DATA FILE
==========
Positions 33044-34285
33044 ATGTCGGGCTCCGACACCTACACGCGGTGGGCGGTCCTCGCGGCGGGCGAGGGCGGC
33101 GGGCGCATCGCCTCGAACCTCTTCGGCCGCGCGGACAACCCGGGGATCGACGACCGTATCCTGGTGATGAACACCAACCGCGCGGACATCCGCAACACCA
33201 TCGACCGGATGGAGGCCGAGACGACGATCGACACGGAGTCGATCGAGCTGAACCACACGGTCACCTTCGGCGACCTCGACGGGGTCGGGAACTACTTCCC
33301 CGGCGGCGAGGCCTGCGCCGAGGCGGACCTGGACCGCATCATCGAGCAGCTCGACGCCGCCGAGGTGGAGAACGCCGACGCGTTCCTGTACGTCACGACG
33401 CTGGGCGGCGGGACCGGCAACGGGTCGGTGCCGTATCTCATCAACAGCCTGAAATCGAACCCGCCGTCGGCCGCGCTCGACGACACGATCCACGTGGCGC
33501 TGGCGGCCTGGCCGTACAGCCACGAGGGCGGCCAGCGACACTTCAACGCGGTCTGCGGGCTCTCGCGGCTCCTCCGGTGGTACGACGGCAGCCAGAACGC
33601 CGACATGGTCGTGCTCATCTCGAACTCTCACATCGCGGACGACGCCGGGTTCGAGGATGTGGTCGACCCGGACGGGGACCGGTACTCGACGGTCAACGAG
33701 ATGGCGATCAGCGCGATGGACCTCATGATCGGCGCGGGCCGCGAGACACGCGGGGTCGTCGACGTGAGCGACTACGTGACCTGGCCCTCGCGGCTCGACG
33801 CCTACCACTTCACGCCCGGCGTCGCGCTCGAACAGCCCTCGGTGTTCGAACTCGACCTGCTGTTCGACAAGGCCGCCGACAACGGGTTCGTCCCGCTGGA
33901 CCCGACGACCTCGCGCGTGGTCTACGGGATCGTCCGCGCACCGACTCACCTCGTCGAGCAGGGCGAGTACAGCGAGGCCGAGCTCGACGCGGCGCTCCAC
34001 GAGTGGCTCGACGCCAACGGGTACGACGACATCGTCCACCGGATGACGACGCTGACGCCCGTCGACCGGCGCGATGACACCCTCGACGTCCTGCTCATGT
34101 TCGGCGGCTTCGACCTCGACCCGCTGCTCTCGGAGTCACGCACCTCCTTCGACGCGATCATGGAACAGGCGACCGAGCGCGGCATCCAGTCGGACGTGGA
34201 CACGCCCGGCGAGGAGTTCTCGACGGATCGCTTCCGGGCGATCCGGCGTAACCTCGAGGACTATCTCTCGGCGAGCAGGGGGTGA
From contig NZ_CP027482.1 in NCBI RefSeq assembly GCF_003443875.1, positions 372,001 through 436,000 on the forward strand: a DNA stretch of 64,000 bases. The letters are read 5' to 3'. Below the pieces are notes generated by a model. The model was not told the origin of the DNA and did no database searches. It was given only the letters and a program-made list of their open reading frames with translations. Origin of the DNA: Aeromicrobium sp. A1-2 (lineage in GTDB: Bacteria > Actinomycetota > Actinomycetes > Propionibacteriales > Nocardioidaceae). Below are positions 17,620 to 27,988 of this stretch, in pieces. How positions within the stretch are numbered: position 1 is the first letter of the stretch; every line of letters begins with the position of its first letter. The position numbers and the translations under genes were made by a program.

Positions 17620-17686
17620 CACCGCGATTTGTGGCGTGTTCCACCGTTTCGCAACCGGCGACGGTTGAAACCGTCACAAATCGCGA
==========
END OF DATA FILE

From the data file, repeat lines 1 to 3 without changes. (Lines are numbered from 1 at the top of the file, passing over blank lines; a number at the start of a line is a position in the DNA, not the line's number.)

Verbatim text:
Positions 33044-34285
33044 ATGTCGGGCTCCGACACCTACACGCGGTGGGCGGTCCTCGCGGCGGGCGAGGGCGGC
33101 GGGCGCATCGCCTCGAACCTCTTCGGCCGCGCGGACAACCCGGGGATCGACGACCGTATCCTGGTGATGAACACCAACCGCGCGGACATCCGCAACACCA